In 1846, Commander John B. Montgomery was the first to raise an American flag over the city, and on Jan. 30, 1847, the “alcalde,” or mayor, Lt. Washington Bartlett, changed the name from Yerba Buena to San Francisco.

“To be where little cable cars climb halfway to the stars”
Not far from the meeting, attendees can ride one of San Francisco’s iconic cable cars. There are three cable car lines: Powell–Hyde, Powell–Mason, and California Street. They run on four different cables, each an inch and a quarter wide. There are 28 different single-ended cars on the Powell lines and 12 double-ended cars on California Street. All cars run at a speed of 9.5 mph. Cable cars were first developed by Andrew Smith Hallidie and were put in operation in 1873. The cable car operators, or brakemen, are known for ringing the two bells in each car and have a yearly bell-ringing competition. The cable cars are the only national historic landmark in motion, and it is worth a trip to the Cable Car Museum on Mason Street.

A ride on the Powell–Hyde line stops at the top of Lombard Street on Russian Hill, dubbed “the crookedest street in the world.” Lombard Street has eight switchbacks over a steep 27 percent grade. The street is paved and red brick, and driving speed is limited to 5 mph. From the top, you have a beautiful view of San Francisco, including the bay, Alcatraz, Yerba Buena Island, and Telegraph Hill with Coit Tower.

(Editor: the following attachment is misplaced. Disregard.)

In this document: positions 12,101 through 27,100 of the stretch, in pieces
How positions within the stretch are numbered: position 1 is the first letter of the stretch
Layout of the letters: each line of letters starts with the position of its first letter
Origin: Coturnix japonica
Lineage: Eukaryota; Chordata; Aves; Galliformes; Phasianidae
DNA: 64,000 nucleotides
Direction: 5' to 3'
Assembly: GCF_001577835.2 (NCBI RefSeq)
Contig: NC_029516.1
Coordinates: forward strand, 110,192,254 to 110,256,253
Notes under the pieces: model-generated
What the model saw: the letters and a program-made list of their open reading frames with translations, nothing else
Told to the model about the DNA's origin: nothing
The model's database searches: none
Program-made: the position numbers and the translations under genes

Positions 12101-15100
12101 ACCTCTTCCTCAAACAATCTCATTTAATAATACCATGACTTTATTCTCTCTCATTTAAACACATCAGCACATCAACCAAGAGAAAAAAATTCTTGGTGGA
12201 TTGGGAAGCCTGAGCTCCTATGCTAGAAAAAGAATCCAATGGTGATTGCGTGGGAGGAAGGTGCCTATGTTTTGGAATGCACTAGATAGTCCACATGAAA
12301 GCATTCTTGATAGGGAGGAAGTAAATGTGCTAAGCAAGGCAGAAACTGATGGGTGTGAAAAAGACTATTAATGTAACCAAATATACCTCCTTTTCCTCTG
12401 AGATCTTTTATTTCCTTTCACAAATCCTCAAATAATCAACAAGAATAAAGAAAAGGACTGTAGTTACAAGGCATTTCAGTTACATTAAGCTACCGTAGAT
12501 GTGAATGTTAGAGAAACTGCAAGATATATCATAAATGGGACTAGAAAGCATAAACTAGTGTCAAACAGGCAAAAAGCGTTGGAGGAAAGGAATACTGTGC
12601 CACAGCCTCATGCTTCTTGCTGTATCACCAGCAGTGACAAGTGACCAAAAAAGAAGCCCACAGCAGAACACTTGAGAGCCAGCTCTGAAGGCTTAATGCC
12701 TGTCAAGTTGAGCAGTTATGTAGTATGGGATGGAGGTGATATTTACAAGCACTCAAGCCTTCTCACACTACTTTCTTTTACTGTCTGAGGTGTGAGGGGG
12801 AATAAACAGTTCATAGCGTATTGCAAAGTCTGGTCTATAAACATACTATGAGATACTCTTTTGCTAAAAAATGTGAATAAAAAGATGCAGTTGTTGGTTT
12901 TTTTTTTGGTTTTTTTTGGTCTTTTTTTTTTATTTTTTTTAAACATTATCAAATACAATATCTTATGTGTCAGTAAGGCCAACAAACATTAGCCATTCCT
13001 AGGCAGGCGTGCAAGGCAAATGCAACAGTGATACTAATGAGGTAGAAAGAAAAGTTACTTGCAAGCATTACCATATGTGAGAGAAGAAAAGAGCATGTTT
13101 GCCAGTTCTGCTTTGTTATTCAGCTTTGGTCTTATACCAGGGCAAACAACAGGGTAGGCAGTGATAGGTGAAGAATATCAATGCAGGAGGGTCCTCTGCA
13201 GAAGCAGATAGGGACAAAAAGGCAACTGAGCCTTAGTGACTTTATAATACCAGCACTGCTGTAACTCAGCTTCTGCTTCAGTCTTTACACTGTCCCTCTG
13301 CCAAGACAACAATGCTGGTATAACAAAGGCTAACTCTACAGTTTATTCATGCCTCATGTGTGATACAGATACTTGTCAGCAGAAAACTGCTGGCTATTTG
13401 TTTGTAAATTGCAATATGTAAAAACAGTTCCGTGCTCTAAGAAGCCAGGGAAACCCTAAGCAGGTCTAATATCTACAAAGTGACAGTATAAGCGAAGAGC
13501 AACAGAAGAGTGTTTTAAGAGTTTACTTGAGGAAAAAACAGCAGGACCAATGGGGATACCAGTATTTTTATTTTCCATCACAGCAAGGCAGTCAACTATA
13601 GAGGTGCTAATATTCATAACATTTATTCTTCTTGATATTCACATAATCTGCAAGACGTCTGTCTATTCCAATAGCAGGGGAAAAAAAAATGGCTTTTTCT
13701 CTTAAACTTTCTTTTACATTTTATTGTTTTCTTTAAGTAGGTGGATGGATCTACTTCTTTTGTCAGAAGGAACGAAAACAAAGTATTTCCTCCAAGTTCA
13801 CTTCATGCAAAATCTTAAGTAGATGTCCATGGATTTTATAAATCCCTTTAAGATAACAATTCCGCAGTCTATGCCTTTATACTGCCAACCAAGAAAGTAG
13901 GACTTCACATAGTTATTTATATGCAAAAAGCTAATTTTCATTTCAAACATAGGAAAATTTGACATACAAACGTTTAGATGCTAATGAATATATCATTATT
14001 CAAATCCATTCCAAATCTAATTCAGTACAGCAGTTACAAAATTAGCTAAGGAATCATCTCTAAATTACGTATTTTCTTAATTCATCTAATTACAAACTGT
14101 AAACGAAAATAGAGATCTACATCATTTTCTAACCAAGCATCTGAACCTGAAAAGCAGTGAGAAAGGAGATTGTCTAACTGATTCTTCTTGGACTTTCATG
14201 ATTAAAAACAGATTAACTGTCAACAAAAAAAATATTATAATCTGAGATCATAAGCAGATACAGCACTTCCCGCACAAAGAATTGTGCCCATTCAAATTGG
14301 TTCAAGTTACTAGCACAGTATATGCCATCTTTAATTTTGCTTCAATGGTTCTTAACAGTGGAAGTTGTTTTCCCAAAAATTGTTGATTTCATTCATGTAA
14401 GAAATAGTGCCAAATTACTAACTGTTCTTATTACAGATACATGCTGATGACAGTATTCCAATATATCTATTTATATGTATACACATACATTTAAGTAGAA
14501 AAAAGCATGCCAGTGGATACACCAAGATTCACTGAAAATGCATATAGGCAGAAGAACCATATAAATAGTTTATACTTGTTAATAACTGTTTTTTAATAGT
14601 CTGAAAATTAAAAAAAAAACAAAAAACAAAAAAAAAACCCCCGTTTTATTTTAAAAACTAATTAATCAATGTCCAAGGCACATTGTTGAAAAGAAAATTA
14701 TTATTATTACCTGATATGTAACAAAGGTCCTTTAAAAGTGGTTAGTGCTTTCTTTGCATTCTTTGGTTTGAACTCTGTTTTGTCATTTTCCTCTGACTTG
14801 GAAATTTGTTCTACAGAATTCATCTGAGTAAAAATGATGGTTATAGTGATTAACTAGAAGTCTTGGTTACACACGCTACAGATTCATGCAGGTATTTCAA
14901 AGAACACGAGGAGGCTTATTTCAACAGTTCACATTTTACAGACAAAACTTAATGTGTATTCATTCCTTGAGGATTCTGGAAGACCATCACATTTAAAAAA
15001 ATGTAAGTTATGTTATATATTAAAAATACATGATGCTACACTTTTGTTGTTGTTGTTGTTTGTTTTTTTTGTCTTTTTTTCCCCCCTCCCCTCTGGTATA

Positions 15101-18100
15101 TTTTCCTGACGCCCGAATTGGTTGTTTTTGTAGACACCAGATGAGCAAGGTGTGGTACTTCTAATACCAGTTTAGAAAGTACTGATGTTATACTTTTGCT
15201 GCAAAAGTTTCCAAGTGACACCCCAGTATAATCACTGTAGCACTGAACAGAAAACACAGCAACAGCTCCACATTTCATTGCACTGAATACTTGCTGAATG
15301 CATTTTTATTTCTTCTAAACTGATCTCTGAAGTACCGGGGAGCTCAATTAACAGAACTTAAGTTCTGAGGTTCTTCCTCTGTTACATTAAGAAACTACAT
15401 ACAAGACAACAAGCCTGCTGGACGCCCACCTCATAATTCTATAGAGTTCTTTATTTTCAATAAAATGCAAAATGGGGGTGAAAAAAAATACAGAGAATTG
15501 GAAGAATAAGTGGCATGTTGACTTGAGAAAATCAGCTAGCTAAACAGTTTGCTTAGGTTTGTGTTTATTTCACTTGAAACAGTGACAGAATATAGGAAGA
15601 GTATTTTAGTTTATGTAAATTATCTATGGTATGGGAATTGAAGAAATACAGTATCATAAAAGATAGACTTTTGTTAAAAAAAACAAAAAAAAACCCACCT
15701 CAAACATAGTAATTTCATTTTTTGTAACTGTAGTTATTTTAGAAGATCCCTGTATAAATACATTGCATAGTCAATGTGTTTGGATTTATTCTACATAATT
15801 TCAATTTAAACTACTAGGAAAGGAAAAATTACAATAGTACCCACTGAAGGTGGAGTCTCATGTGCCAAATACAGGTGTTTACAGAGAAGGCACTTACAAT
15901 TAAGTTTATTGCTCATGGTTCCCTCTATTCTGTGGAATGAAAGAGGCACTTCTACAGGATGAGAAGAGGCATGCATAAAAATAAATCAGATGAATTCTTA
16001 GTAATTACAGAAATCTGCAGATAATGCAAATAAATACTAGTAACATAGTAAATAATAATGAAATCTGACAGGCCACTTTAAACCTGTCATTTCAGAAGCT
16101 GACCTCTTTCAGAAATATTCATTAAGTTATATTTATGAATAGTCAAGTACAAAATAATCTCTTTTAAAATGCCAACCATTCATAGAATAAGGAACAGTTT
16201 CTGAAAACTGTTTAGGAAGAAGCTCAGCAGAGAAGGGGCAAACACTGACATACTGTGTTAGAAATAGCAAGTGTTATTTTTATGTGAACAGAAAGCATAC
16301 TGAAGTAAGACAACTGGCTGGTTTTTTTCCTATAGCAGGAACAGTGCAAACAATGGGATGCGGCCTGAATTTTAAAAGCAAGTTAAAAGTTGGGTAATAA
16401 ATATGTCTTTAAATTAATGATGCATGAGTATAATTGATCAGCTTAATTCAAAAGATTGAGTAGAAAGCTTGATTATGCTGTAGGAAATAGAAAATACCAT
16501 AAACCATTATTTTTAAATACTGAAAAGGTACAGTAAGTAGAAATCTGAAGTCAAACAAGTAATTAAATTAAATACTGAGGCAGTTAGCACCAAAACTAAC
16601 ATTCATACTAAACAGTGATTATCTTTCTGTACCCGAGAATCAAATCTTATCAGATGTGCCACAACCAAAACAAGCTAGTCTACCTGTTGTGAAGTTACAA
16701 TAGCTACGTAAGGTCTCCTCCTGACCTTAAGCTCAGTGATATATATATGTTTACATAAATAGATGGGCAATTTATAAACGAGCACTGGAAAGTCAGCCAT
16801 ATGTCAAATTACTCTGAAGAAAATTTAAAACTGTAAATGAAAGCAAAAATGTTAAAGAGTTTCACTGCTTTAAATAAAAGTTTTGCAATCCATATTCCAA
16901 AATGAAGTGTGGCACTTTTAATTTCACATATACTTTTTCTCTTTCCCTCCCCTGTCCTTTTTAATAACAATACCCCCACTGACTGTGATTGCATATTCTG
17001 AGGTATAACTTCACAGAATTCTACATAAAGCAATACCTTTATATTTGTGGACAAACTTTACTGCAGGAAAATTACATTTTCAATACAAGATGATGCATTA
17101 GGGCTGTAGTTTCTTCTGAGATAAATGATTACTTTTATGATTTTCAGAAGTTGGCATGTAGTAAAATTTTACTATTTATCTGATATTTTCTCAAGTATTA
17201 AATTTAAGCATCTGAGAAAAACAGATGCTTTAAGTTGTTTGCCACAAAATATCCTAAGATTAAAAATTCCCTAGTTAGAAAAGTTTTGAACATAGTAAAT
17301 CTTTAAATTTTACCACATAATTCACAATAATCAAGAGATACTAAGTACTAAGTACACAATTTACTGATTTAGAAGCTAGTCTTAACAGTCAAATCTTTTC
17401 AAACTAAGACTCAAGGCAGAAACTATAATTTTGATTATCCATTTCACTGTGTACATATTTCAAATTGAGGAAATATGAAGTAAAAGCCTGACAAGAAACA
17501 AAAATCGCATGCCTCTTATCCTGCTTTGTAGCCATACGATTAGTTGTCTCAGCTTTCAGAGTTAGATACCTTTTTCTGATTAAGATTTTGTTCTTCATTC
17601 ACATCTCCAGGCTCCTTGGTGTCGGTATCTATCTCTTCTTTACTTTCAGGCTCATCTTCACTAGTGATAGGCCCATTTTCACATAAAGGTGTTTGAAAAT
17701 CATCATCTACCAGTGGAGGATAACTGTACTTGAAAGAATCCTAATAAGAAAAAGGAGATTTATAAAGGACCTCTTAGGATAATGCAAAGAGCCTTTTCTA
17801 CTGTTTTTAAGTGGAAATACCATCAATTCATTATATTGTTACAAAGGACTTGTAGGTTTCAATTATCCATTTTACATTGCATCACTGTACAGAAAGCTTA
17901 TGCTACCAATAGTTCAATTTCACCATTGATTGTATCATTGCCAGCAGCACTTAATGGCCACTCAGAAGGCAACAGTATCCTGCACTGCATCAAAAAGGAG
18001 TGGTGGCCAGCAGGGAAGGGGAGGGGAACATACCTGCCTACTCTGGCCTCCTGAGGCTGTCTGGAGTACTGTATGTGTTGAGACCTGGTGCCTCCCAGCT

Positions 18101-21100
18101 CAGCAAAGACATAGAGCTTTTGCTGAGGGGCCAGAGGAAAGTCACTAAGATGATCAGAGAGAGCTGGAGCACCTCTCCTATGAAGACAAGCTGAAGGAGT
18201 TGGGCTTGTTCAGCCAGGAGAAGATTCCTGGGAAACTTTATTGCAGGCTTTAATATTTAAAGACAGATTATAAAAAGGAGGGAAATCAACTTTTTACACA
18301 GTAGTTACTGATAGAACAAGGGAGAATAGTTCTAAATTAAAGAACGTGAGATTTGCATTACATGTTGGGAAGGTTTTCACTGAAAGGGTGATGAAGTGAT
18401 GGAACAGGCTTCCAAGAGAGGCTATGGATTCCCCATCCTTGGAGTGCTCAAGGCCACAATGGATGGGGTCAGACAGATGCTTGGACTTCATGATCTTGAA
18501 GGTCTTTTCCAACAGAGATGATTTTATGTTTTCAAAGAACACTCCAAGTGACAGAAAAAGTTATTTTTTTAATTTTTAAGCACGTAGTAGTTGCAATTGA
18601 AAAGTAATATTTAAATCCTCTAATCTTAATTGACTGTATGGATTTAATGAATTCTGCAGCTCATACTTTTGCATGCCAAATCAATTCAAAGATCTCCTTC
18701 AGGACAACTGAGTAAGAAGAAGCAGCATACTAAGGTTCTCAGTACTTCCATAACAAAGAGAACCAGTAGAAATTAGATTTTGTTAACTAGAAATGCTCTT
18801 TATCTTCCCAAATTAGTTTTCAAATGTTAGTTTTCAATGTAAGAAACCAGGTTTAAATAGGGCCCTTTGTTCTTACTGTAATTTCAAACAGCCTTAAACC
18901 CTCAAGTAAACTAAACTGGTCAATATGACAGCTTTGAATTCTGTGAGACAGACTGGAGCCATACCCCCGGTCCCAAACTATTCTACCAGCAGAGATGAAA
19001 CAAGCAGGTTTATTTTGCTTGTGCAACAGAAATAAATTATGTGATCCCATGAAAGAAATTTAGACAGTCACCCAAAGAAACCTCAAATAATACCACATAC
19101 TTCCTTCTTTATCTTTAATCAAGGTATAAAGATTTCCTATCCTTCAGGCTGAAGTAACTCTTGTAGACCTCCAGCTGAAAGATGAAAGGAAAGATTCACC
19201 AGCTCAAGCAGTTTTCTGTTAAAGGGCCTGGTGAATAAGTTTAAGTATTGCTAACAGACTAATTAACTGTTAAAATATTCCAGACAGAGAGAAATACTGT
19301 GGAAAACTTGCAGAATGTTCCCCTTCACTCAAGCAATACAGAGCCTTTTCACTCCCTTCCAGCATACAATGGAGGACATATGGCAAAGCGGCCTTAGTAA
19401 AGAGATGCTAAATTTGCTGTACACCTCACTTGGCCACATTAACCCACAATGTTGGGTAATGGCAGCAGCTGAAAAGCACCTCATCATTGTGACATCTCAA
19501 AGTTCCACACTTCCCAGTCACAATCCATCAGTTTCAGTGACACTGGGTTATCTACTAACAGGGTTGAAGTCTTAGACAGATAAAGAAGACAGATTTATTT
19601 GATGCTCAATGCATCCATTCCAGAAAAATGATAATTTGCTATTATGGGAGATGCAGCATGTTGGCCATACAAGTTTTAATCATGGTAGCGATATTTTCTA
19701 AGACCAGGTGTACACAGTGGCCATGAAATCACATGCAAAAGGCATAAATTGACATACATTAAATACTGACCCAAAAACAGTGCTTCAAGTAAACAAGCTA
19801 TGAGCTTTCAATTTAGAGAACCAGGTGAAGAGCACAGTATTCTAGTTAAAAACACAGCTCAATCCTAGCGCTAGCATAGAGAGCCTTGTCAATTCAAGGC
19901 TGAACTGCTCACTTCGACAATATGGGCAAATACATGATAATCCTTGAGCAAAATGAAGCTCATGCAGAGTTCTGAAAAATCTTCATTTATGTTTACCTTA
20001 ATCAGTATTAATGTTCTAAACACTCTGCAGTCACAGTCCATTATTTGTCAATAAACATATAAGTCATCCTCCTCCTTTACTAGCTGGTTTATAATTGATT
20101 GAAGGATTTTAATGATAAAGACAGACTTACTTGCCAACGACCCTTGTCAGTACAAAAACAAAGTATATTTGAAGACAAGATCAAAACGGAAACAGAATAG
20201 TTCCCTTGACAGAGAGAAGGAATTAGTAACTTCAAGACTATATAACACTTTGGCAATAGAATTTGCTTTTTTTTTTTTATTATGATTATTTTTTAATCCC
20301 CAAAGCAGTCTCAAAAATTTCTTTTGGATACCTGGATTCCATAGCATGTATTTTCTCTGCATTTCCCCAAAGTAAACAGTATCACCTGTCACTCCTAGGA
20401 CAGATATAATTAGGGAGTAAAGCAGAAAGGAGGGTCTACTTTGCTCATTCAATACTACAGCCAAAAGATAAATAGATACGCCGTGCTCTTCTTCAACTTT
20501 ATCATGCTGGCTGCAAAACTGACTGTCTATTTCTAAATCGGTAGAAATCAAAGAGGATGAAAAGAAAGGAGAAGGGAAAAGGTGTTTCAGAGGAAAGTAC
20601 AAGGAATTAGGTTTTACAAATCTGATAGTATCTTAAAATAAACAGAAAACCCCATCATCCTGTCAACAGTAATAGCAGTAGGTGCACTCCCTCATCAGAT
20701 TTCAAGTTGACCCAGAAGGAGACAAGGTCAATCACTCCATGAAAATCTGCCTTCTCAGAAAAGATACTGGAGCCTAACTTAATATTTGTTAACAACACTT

Alcatraz, or “the rock,” is the island in the bay where the first Pacific lighthouse was built in 1854. Later, it became a notorious federal penitentiary, which housed the likes of Machine Gun Kelly and Al Capone. The island was first named “La Island de los Alcatraces,” or “the island of strange birds,” by Spanish explorer Juan Manuel de Ayala after the brown pelicans he saw there.

Coit Tower on Telegraph Hill was built at the bequest of Lillie Hitchcock Coit, known for her affinity for San Francisco’s firefighters. The story goes that it resembles the nozzle of a fire hose, but it wasn’t designed until after her death and the resemblance is coincidental.

“The morning fog may chill the air—I don’t care”